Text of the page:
Once they’re fully grown it is time to slaughter the rabbits. There are a few options for dispatching rabbits. The simplest is breaking the neck with the hands by twisting the head quickly  and holding the body. This method requires no equipment but a bit of skill. The next option would be to have a small club used to strike at the base of the skull which would stun the rabbit; giving you time to hang it by the feet and slit the throat. I used this method for the longest time. The third option is the make a rabbit popper that holds the head securely to a wall and with a sharp tug on the body you can break the neck. The final option which I use now requires the investment in a spring loaded bolt gun. This fires a piece of metal into the brain of the rabbit and kills it instantly. I use this method the most now since I bought a bolt gun last year.  

No matter how you choose to dispatch the rabbit, make sure you are quick and effective. Practice on a stuffed animal before doing it to make sure you don’t fuck it up. Listening to a rabbit scream as it dies is not a pleasant experience. Skip the learning curve and do it right the first time. Make sure everything is cleaned well and sanitised before you begin the process and wash your hands and tools between each phase of dispatching, skinning, and then butchering.  

Once the rabbit is dispatched, it is time to hang it by the “ankles” and bleed it out. You will need a good sharp knife for this. It is best done immediately after killing the rabbit because the heart is still pumping which will speed up the process of blood letting. I do this over a sink in my laundry room. Once the blood drains, a process which takes a few minutes, it is time to begin skinning. There are plenty YouTube videos and I would recommend you watch many versions before you attempt any of this yourself. Once you’ve skinned the rabbit you can cut off the head and put that with the parts you intend to throw away. You can tan the hide yourself and keep it if you like. There are many methods and recipes to do this. 

Removing organs is the next part which is messy work but relatively simple. The important thing is to remove the rectum properly so that you don’t contaminate the meat. Once I’ve used my knife to pull out the anus of the animal, I then only use my fingers to remove the entrails. This reduces the chance that I will rupture the stomach while disembowelling the animal. Once you get to the liver and kidneys you want to inspect those for any white spots. If they have them then the meat is already contaminated with parasites and you should not consume the meat under any circumstances. In domesticated animals, I have never seen this so if it happens then something went terribly wrong. I highly doubt this will happen to anyone reading this but it is good information to know. Continue removing all the organs and then you will have a carcass ready to be washed in water and split into edible pieces. It would take too long to describe the options you have at this point so I will encourage you to watch lots of YouTube to help you decide how you want to section your meat.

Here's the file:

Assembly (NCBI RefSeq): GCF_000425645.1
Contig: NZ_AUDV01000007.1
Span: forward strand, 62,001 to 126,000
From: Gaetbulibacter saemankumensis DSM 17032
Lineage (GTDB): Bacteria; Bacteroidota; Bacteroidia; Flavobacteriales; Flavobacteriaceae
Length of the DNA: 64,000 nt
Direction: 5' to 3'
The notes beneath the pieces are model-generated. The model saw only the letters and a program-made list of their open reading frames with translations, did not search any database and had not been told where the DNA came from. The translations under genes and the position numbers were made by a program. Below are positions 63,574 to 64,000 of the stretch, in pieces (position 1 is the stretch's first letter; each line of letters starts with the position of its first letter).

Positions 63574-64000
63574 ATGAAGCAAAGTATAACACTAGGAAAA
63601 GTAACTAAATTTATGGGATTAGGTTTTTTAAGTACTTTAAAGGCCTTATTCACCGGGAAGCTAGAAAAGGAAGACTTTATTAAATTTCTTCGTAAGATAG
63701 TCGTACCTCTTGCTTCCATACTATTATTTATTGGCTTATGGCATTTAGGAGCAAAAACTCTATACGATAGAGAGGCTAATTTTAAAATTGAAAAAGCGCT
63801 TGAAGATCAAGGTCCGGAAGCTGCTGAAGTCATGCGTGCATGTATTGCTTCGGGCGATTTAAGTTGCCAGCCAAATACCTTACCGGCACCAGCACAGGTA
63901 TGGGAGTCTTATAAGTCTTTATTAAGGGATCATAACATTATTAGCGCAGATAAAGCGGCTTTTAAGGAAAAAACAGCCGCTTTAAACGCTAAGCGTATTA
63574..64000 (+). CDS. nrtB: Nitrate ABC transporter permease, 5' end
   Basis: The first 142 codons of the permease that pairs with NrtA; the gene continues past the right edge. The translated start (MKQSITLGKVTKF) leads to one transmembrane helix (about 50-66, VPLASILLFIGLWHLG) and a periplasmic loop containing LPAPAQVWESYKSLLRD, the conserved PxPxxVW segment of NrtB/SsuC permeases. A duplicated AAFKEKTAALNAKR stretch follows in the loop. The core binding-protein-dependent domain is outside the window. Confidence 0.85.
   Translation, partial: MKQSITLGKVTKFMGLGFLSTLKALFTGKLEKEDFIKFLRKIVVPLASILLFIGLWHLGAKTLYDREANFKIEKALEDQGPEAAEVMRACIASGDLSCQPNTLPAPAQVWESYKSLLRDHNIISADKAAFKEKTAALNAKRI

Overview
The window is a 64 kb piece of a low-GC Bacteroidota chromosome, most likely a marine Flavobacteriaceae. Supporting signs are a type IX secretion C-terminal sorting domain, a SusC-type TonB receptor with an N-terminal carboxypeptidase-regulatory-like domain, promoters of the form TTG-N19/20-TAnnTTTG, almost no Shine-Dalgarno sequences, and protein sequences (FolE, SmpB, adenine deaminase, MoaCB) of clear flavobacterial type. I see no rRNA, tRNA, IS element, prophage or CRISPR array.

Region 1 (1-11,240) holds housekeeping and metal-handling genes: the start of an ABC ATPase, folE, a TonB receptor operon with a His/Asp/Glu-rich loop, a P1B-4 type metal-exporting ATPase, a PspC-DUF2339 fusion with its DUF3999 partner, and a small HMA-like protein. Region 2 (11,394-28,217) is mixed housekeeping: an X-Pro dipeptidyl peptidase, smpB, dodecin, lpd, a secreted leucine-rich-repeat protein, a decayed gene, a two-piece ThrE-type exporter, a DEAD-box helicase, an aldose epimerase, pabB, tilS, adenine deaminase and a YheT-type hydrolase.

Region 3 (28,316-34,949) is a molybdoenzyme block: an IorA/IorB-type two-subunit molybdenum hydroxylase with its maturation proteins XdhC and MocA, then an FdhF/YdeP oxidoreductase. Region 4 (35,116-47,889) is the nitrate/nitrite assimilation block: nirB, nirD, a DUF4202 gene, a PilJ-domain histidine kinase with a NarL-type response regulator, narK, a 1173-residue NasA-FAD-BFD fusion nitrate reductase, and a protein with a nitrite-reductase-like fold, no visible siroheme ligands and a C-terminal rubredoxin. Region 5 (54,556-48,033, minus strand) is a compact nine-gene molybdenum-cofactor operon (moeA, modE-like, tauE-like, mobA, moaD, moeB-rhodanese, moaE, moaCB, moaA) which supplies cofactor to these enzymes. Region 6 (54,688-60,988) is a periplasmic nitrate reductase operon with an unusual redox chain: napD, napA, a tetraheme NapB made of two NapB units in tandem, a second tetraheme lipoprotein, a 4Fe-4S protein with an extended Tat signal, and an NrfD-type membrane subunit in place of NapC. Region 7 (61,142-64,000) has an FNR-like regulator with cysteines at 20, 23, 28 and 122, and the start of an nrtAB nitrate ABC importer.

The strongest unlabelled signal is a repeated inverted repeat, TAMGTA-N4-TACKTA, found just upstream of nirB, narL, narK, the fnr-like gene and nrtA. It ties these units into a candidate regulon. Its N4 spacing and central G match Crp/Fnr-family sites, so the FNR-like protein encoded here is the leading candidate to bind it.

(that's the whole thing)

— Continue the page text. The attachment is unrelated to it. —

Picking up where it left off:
I’ve also taken the meat, deboned it and ground it up for sausages or breaded nuggets. I vacuum seal them in bags and put them in the freezer. They are ready-to-go-easy-meals and very quick to cook. Rabbit meat can replace any recipe that asks for chicken. It is the best grass fed white meat due to its better nutritional value, especially compared to chicken. I also find that it maintains its moisture better than chicken when you cook it and the back straps are similar to chicken breasts. 

Many think that starvation from rabbits is a real thing; this would also occur if someone only ate chicken and nothing else. Eating only one item will cause a nutritional deficiency and eventually kill you. The human body was designed for variety of meats, fats, and vegetables and fruit. If you only eat rice or pasta; you will also eventually starve to death! Rabbit meat is an excellent source of nutrition and protein, but it cannot be your only source. Add some eggs and you are set, as I wrote about in the article on laying hens

If we want anything to be done better than it is; it is our responsibility to step up and do it. This is true in all things including our meat production. Relying on a system that despises you is unwise. Have the skills you need to survive no matter what chaos occurs in this lifetime. It is good to develop a relationship with your food and know where it comes from. Even if you do this once in your life I would highly recommend it. Europeans have raised their own animals since forever and it should be a tradition we maintain. The food quality is better this way and you become more resilient as a radical who is protesting simply by existing. 

Appreciate nature and the bounty it provides. Don’t be afraid to get a little blood on your hands.

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Oh this is fantastic, sounds like a perfect compliment to chickens

You’re right, rabbits and hens sound like a very productive and low-resource livestock combo.

I feel an urge to watch Velveteen Rabbit now